Meat grading is a voluntary process conducted by a third party, The USDA’s Agricultural Marketing Service. Grading dictates the value, or revenue, you can generate. The difference in ungraded versus graded beef can be hundreds of dollars per animal unit. It’s also a universal language in the industry. The phrase USDA Prime is one that consumers, producers and everyone that handles the cut of beef in between understands. Without the grade standard you risk losing clear communication, and the value of the beef gets blurry.


Is All Beef Graded?

When these facilities upgrade to USDA certified, they stop selling whole, half, or quarter animals. They start selling the cuts that consumers are used to buying, which is a big benefit. However, without grading the animal, the producer or processor cannot capture the full value of the animal. The value of the meat is generally based on other factors like how the animal was finished, where the animal spent the majority of its life, or proximity to the buyer. It’s simpler, but not necessarily more lucrative.


Logistics and Fees of Beef Grading

Small meat processing facilities, let’s say working with 2000 head of beef per year, face several barriers; location being one of them. You have to find a place close enough to the cattle you are buying for slaughter to minimize transportation costs. It has to be far enough away from urban areas for the sake of waste management and sanitation. But, also close enough to those same urban areas that will likely be purchasing your steaks and burgers. Every decision matters to the bottom line.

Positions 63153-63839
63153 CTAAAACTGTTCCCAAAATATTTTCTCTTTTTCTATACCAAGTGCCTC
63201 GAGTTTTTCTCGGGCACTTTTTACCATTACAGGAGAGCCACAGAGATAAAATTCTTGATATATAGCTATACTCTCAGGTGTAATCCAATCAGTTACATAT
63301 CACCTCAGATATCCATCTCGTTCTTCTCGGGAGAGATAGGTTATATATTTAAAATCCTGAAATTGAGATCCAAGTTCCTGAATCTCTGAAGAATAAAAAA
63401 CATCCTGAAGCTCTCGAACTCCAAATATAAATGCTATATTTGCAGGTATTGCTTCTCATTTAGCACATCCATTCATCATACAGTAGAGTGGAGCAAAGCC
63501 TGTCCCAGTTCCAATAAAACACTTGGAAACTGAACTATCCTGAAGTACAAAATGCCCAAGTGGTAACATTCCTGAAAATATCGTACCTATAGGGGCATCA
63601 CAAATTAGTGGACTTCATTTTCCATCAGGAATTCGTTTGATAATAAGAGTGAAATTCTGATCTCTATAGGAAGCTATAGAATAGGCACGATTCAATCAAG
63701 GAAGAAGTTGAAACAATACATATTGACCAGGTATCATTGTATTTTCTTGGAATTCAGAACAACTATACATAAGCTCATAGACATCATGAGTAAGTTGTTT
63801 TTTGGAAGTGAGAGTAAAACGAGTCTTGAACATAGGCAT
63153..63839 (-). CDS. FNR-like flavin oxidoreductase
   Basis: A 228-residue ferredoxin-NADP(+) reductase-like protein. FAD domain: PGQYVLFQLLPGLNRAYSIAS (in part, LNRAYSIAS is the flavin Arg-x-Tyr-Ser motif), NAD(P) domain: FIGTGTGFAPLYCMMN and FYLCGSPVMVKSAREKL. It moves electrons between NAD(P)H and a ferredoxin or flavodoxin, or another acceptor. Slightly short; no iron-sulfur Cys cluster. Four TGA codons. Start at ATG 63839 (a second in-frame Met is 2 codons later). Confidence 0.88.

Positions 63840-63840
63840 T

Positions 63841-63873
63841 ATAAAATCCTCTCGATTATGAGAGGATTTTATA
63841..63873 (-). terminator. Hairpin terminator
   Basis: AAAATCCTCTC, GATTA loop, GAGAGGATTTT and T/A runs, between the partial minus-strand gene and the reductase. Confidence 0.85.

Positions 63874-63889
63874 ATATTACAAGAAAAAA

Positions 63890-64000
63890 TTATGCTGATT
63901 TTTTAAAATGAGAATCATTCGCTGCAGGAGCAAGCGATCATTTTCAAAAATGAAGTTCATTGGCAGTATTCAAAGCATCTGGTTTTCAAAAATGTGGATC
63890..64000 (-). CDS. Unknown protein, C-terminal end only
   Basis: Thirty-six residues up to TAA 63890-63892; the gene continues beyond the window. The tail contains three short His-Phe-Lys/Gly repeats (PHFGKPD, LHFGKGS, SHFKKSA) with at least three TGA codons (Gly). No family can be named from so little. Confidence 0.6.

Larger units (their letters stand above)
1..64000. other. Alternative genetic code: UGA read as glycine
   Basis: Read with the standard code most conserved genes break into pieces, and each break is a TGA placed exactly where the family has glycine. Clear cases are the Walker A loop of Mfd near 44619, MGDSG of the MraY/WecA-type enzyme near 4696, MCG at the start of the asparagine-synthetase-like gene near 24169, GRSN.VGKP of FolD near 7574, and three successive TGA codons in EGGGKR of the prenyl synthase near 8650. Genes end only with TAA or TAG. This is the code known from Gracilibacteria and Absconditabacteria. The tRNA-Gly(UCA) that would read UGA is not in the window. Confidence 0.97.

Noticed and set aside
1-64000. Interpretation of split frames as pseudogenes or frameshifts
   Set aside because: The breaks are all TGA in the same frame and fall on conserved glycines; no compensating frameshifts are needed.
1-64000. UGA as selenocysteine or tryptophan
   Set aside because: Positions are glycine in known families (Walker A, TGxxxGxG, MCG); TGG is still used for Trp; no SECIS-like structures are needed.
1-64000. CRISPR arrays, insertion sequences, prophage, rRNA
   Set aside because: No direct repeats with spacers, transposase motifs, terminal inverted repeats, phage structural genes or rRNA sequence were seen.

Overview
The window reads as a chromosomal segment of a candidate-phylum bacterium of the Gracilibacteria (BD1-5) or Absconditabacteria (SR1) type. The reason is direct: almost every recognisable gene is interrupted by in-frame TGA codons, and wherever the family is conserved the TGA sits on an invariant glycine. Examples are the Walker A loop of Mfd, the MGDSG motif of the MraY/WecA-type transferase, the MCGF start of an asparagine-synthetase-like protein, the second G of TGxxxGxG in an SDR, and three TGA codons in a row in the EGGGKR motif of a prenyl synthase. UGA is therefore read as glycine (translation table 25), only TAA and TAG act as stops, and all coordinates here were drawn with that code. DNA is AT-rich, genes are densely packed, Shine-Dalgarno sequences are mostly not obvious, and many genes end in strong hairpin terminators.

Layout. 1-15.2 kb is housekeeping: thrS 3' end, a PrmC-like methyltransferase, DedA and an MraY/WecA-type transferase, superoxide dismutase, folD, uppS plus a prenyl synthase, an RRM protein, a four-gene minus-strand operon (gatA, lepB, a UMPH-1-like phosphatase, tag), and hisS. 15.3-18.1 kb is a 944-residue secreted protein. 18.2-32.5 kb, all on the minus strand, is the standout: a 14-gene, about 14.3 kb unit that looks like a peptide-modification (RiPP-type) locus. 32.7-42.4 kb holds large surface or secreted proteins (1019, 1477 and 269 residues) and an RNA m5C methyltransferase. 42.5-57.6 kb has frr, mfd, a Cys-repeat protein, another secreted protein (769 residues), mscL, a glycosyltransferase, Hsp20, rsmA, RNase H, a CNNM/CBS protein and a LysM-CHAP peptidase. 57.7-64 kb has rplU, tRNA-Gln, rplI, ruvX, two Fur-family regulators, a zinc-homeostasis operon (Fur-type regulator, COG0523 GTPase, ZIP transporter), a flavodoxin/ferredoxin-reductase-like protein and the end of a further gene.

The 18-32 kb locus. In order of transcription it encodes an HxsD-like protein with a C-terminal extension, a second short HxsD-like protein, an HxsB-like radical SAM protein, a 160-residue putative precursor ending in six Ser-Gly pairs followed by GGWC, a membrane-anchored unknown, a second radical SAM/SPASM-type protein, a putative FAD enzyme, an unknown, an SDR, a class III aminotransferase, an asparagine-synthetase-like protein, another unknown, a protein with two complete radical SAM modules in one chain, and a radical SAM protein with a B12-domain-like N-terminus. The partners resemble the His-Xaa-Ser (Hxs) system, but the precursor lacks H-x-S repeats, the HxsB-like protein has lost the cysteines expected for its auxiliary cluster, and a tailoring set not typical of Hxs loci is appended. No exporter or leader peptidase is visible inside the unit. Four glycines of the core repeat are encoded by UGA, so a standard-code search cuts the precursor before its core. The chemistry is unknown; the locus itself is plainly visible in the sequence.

But location plays a role in meat grading as well. It can be tough to find employees when your facility is remote, and the same goes for meat graders. Without graders, the processor cannot capture the extra value from the meat. Getting graders to rural and remote locations is expensive.  The smaller the facility the more these grading fees eat into the profit. 


How Does it Work?

Remote beef grading technology leverages imaging software and digital data collection.  Snap an image of your sectioned ribeye and upload it. A remote beef grader, working from a desk, returns results within 24 hours. Then, the beef is marketed as USDA Prime, Choice or Select and can participate in commercial marketing programs like Certified Angus Beef.